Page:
Viable Reasons to install High Sierra on production computers
The reason I moved to High Sierra on my multimedia 12 core computer (I never run the latest release) is to enjoy the significantly better colour correction in FCPX 10.4.1. Sadly there are major bugs in the colour corrector in 10.4.0 which is the last FCPX which runs on Sierra. Apple’s lack of courtesy to pro users inexplicable to me – Apple won’t fix FCPX for Sierra. Forcing pro users onto the latest OS is deeply wrong, as pro users need complex programs which may not yet have stable versions available to run on the latest version of OS X.
My productivity computers still run 10.11 (El Capitan).
Software Testing and Latest iOS Support in Xcode
In Foliovision, we are upgrading one of our support computers to High Sierra so that we can do testing on the latest Safari for our own video player.
Our main programmer Martin is considering upgrading to High Sierra as there are some good simulators for the latest iOS version in current Xcode. Martin tries to shift OS only ever couple of versions to avoid the inevitable downtime brought on by fighting upgrade bugs.
Tighter Integration with iDevices
This doesn’t apply to most of us. We don’t use the Apple services like iCloud (Jennifer Lawrence’s very private photos along with the other victims of fappening was lesson enough to us that keeping our personal data on a platform which can be easily defeated via social engineering such as iCloud would just be foolishness). Our team in the marketing department disagree and love all of their MBP 13″, iPhones from 5se to 7 Plus and their Apple services with nary a care for privacy and/or security. For some reason, they’ve collectively decided to distrust Facebook but trust Apple. Little Red Riding Hood still talks with wolves all these centuries later.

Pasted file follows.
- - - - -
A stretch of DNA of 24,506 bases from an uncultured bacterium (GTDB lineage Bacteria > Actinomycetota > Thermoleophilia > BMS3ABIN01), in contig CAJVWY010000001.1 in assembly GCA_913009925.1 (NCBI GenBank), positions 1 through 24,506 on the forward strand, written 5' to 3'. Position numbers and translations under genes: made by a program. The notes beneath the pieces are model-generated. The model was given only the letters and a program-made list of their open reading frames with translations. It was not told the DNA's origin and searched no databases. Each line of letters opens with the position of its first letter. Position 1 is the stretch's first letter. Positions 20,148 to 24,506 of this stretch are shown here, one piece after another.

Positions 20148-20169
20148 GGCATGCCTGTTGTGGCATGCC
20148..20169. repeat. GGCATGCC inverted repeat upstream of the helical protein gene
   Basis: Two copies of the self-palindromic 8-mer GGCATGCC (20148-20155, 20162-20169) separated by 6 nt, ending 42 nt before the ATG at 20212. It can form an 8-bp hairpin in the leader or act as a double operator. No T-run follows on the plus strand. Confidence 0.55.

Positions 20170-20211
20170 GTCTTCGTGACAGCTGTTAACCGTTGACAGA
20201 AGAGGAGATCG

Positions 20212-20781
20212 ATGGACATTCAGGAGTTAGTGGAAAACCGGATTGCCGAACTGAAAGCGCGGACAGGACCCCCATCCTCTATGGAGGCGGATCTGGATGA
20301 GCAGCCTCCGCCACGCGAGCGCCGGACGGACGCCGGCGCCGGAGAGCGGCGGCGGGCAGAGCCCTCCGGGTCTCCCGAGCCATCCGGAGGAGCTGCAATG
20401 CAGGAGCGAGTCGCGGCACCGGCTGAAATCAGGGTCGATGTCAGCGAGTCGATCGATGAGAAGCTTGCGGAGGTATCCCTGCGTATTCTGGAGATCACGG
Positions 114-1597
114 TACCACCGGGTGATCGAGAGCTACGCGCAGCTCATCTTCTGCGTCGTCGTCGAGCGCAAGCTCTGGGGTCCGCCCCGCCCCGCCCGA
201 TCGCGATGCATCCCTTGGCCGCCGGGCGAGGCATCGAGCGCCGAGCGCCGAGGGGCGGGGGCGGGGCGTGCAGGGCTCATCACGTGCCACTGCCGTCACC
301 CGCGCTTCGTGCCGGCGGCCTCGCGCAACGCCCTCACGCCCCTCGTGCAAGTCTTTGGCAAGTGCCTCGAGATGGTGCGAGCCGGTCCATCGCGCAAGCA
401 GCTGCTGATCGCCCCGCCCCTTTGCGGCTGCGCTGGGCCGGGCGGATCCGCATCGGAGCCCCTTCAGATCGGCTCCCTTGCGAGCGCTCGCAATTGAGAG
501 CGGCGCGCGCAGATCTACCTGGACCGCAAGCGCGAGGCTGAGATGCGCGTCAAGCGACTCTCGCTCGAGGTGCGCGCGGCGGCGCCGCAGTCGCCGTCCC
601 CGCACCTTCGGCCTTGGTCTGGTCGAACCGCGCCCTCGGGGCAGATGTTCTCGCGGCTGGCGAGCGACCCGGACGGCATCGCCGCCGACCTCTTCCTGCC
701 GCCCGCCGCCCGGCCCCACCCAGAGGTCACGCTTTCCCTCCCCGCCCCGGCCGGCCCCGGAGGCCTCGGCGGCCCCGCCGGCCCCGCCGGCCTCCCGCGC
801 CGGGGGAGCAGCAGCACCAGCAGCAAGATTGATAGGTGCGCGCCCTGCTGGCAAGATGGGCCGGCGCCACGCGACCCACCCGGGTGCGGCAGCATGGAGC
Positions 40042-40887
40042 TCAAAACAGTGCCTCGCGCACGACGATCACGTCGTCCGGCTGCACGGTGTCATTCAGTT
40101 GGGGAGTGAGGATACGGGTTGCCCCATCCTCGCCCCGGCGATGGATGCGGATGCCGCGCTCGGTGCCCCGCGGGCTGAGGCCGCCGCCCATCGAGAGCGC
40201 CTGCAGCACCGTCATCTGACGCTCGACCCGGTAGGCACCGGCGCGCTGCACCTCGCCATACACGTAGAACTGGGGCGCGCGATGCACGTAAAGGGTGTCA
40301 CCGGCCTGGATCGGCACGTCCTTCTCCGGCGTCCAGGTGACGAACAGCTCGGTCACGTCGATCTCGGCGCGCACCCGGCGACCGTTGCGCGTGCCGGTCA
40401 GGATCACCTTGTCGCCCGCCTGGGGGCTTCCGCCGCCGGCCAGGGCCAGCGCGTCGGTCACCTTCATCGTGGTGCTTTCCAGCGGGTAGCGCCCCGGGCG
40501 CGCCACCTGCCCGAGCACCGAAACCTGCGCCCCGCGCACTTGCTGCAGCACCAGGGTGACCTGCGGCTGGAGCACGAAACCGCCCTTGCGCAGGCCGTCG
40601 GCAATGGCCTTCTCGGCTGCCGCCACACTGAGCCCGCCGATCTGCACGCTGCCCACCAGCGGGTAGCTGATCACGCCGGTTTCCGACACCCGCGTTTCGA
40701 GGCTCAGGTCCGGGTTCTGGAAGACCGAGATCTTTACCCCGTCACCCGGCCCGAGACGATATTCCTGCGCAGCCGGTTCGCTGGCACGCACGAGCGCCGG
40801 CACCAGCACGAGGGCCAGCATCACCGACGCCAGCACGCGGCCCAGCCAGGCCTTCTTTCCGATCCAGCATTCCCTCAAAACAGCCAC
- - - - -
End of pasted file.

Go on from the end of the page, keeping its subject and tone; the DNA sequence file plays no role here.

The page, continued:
This group don’t use advanced features or much shareware. They plug along with Apple pre-installed software (plus Affinity Photo/Affinity Designer) and mainly without multi-clipboards, text expanders and macros. If you are not an advanced user, you are probably not using most of the features Apple keeps breaking and you don’t much care one way or another if features come and go to sell the latest OS. You’ve already moved on with whatever you are given. You probably never figured out the last set of advanced Apple features so you don’t miss it when it disappears or radically changes.
In the post-Jobs epoch of annual OS upgrades and disappearing and dumbed down Apple software, most Apple users would be better served by finding third party software built by dedicated developers and staying on a single OS for three cycles (depends on quality of releases of course). The same applies to iOS. Far better to refuse those nagging updates and stay productive than keep running on what has become an endless update hamster wheel.
Game breaker with Sierra and High Sierra: Advanced Networking
Networking doesn’t really work properly any more. You can’t allow screen sharing access or file sharing on a computer running High Sierra without disabling Apple’s Firewall. Disabling the Firewall is a much, much worse security hole than not having SIP enabled. You do not want people outside your network to easily ping and access your Mac (most consumer routers are just detritus in the way of an experienced hacker).
Any computer which you want to work as a file server should not be running High Sierra. Think of Kodi or Plex for instance.
Revisiting the OS Choice
For a productivity computer, OS X 10.11 El Capitan is your best choice. There are the least number of issues with El Capitan of the three current OS. Almost all software still works with El Capitan. For most multimedia computers, I’d recommend OS X 10.11 (Davinci Resolve 14 users have official support for OS X 10.12 only but Resolve runs fine on 10.11, apart from HEVC encoding). Adobe CC users probably want to stay with El Capitan for now. If you just want HEVC for Resolve then Sierra would be your best choice as Resolve shows more bugs with High Sierra.
For a FCPX user, High Sierra should be preferred for the vastly improved colour correction. For a general user, if you must move beyond El Capitan, I recommend jumping straight to High Sierra just to save yourself the hassle of upgrading the OS twice within a year. At 10.13.5 with 10.14 Mojave already in public beta, High Sierra is relatively mature (if still buggy) and its inadequacies have been clearly charted.
Alec has been helping businesses succeed online since 2000. Alec is an SEM expert with a background in advertising, as a former Head of Television for Grey Moscow and Senior Television Producer for Bates, Saatchi and Saatchi Russia.